J. Goldberg, so naive: Does this headline seem like an accidental blooper to you? ... 1:39 A.M.
Friday, May 11, 2007
Mickey's Assignment Desk: Fogeyism! Specifically, "Fogeyism" defined as the reaction of older reporters and pundits --print and online--against young bloggy commentators who have been empowered by new technology (and the politics it spawned), which gives them a voice and a following they would have enjoyed at their age in no other era. ... I have three examples, so it is a trend: 1) After New Republic's Spencer Ackerman "in a blog post ... referred to someone as a 'fool,' TNR ex-owner Marty Peretz wondering "'Where does a 15-year-old come off saying stuff like that?'" Ackerman was soon to be a TNR ex-writer; 2)Newsweek's Jon Alter bristling at the treatment he received from a "young reporter" posting on Radar (see below);" 3) Me ill-advisedly saying what I thought (at the time) about the youthful Ezra Klein. ...
Just because Fogeyish outbursts almost always look bad, damaging the Fogey more than the scorned young'un, doesn't mean they don't actually have some substantive basis. ... It did used to be that young journos went through a long apprenticeship before they reached a position from which they could address the masses on the great issues of the day. Now they have blogs in elementary school! That must have some consequences. Those consequences aren't all necessarily good! ... Were we better off in the 1960s, when the antiwar movement had to have leaders instead of bloggers? ... Where does Spencer Ackerman get off calling someone a "fool" anyway? ... Discuss! ... Assigned to: Someone of an age in between Fogey and Whippersnapper--say, Frank Foer! Or a Whippersnapper who's kind of Fogeyish (say, Matthew Yglesias). ... 12:46 P.M. link
I didn't think Thomas Edsall would without any irony declare that "David Broder is the voice of the people," as described in Radar. Comes now Jonathan Alter to say that it didn't happen and that Radar's Jebediah Reed is a "bad reporter." ... Moral: Don't slime the Kool Kidz! We will f--k you up! And I say that in a pleasantly arch tone. ...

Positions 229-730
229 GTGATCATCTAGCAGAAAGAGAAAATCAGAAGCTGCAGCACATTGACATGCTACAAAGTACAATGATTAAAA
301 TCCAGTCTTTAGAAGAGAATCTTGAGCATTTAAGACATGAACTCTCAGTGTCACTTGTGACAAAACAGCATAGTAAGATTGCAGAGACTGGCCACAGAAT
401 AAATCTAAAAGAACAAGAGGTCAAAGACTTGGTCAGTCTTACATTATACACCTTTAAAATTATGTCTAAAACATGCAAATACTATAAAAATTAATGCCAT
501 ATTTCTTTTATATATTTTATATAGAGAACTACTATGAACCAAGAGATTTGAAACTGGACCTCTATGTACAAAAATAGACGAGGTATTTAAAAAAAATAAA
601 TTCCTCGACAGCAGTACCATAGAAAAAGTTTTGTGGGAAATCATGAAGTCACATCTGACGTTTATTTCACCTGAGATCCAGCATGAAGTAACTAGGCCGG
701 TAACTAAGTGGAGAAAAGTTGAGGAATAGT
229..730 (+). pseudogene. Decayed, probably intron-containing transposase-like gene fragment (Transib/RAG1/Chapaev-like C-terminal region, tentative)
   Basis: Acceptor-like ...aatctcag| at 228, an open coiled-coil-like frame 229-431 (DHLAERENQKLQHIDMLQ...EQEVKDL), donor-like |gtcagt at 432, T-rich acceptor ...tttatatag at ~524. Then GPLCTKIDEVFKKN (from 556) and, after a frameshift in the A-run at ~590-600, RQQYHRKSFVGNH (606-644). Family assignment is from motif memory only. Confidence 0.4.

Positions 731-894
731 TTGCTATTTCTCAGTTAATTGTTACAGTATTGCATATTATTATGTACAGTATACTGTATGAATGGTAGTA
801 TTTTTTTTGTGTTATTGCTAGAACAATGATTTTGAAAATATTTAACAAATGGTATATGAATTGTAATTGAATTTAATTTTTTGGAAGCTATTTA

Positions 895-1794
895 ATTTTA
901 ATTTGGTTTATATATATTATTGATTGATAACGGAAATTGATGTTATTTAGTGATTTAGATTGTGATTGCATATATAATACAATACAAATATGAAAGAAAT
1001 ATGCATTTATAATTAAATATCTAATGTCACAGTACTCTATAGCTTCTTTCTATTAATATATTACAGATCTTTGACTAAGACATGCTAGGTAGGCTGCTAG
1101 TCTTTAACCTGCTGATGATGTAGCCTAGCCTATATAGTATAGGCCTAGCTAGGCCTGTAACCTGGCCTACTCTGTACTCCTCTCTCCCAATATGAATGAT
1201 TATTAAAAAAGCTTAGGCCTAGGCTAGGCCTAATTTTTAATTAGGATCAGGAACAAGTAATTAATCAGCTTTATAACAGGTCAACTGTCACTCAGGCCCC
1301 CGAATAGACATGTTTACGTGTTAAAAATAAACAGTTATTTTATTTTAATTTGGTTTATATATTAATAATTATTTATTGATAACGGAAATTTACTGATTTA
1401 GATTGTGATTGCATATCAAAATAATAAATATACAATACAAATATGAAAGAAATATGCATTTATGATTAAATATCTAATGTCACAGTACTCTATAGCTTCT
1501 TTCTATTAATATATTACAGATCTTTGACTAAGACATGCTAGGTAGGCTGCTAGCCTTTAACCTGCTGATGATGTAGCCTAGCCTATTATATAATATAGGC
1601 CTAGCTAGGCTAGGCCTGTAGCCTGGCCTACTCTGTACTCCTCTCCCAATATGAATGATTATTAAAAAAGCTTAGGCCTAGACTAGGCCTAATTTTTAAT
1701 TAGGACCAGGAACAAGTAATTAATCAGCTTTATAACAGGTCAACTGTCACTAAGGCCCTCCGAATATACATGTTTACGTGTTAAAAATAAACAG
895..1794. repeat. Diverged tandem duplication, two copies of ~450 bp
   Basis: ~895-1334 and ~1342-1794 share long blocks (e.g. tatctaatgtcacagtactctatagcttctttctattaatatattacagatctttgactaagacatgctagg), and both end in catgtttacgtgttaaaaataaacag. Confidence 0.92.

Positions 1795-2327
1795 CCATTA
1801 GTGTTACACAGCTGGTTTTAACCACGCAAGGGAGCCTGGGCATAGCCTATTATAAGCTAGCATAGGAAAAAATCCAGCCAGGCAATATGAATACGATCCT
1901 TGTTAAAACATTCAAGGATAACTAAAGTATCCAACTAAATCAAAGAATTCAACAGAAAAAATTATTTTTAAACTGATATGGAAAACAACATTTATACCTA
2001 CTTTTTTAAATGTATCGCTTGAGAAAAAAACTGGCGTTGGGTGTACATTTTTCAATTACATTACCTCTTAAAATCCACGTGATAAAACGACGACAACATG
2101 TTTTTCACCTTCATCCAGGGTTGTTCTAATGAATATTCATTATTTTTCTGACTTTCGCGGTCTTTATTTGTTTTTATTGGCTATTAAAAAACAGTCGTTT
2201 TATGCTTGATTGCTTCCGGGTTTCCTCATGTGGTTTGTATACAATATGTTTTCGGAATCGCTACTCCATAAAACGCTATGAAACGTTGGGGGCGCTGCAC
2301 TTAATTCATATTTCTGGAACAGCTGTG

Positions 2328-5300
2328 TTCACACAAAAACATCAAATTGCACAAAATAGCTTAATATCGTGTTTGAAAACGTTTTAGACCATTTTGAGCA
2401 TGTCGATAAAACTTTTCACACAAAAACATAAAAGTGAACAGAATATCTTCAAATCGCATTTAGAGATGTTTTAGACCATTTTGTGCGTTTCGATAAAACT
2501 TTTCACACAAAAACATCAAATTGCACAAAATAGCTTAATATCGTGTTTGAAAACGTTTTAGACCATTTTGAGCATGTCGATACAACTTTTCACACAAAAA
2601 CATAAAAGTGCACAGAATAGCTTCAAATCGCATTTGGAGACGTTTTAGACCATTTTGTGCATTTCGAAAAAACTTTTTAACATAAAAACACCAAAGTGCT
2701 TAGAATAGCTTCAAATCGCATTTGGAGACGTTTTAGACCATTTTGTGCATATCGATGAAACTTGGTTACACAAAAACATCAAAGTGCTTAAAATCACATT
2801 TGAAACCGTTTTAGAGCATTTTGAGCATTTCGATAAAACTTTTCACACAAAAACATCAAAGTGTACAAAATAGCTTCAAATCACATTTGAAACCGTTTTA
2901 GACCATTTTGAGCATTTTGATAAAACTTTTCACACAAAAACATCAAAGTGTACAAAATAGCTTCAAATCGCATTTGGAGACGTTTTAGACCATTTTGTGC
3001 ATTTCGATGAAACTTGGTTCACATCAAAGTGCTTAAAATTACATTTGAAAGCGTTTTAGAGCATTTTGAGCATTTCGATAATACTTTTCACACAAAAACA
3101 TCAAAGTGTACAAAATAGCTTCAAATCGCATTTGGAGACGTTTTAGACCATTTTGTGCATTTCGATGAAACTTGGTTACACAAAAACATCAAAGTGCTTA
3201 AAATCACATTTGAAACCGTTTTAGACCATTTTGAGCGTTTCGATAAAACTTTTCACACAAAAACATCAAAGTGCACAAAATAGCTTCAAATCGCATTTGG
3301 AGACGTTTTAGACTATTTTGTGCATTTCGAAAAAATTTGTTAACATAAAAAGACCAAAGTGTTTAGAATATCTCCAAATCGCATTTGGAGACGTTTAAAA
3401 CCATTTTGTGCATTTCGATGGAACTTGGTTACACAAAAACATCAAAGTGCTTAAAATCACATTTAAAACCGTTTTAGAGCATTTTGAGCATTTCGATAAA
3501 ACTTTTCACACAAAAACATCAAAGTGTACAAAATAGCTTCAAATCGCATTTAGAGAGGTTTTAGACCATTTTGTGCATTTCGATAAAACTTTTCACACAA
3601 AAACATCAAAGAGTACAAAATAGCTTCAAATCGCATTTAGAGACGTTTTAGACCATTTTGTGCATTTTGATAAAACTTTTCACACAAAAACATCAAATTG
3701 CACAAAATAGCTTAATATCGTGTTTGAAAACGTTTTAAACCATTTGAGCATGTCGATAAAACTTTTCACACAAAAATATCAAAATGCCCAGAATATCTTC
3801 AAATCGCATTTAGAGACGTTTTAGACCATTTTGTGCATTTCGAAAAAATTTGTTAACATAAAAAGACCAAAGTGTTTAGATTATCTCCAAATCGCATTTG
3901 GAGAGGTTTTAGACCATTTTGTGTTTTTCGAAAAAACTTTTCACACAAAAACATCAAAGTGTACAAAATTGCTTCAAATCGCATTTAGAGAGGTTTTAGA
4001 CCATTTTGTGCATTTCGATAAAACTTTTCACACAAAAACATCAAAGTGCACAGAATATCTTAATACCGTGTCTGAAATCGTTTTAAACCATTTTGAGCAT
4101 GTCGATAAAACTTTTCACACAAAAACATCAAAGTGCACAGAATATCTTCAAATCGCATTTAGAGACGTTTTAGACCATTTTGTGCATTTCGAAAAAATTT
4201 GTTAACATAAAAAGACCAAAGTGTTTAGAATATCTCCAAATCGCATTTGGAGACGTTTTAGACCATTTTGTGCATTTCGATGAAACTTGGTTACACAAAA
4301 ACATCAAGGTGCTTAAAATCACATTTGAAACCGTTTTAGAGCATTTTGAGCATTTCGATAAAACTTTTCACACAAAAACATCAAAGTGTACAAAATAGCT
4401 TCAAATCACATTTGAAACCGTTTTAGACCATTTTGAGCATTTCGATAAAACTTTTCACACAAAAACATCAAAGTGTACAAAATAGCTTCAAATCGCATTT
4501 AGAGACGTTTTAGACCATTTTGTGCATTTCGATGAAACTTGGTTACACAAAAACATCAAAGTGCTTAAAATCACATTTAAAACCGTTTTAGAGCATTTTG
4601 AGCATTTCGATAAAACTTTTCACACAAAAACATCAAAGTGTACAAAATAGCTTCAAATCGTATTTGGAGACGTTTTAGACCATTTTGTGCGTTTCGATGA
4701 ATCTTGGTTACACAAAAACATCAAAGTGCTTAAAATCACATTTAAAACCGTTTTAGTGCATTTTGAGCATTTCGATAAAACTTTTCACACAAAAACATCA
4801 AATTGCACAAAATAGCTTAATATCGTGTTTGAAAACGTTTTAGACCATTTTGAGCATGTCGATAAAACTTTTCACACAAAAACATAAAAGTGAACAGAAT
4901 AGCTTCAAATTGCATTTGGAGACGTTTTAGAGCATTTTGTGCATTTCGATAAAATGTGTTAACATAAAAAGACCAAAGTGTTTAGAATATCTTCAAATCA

Update:Radar management emails a link to Reed's response, under the subject line "Advantage: Whippersnappers." Reed stoutly maintains Edsall's Broder comment "was not said archly." Not so fast, punks! Mark Kleiman, a Fogey of the Left who knows Edsall and Edsall's sense of humor, is almost certainly right when he blogs:
I've known Edsall for close to 40 years. (I was still in high school when he covered a campaign I worked on: Parren Mitchell's first run for Congress.) He has the best dead-pan I've ever encountered. It's a normal conversational gambit (for him) to say something transparently absurd with a completely flat affect.
I bet Reed just missed Edsall's deadpan. Kleiman's interpretation jibes with dry-joke emails I've gotten from Edsall. Including some recent ones! ... P.S.: But wait. Reed claims to have a recording of the incident. "[I]f you doubt my account, you're welcome to pop by Radar HQ and listen to the exchange on tape." Why make anyone pop by? Reed could podcast it, and let the world judge. He could also contact Edsall on the record. Then, I suspect, he will discover he got his interpretation wrong in exactly the way a Whippersnapper who has no history with his subjects might easily get the intepretation wrong. Then he'll stop digging and go find a state where he's old enough to drink off the whole incident! (Hahaha. Is little joke I make. Arch, yes!) ... 12:29 P.M. link
It's not the famed "personal conduct" problem--Holy Grail of Bill Richardson watchers--but it turns out that Gov. Richardson, no less than New Jersey Gov. John Corzine, has a significant speed addiction, according to Radley Balko:
In 2003, The Washington Post reported that New Mexico Gov. Bill Richardson routinely ordered his driver to whip down public roads at speeds in excess of 100 miles per hour. Even after those reports, when a police officer attempted to pull over Richardson's car for speeding in 2005, the governor's driver refused to stop. ...[snip]
For his part, Richardson refused to apologize for his law-breaking. He said he'd instruct his drivers to slow down, but cited his busy schedule as governor and said he wouldn't promise not to speed again. By April 2006, his car was seen pushing 90 again.. ...
Isn't this a pretty basic violation of social equality? You'd think liberal egalitarians would be as offended as anyone at the sense "among many elected officials that their job is so important, their time so much more precious than ours and their position in public life so privileged, that they can zip by us on the road, pushing everyday folk aside so they can get to their far more important destinations." ...
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